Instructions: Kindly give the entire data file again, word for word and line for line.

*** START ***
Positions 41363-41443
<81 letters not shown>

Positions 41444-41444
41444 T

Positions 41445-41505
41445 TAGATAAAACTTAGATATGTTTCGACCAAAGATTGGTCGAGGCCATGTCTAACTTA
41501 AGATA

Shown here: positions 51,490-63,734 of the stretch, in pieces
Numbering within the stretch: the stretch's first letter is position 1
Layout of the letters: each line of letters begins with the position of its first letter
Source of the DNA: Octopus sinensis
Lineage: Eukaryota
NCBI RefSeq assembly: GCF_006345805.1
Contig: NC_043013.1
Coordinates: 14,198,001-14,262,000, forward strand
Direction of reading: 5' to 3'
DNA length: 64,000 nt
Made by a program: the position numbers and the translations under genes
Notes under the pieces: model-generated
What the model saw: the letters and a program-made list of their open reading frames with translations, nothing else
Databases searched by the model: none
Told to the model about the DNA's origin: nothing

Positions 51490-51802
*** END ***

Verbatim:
Positions 41363-41443
<81 letters not shown>

Positions 41444-41444
41444 T

Positions 41445-41505
41445 TAGATAAAACTTAGATATGTTTCGACCAAAGATTGGTCGAGGCCATGTCTAACTTA
41501 AGATA

Shown here: positions 51,490-63,734 of the stretch, in pieces
Numbering within the stretch: the stretch's first letter is position 1
Layout of the letters: each line of letters begins with the position of its first letter
Source of the DNA: Octopus sinensis
Lineage: Eukaryota
NCBI RefSeq assembly: GCF_006345805.1
Contig: NC_043013.1
Coordinates: 14,198,001-14,262,000, forward strand
Direction of reading: 5' to 3'
DNA length: 64,000 nt
Made by a program: the position numbers and the translations under genes
Notes under the pieces: model-generated
What the model saw: the letters and a program-made list of their open reading frames with translations, nothing else
Databases searched by the model: none
Told to the model about the DNA's origin: nothing

Positions 51490-51802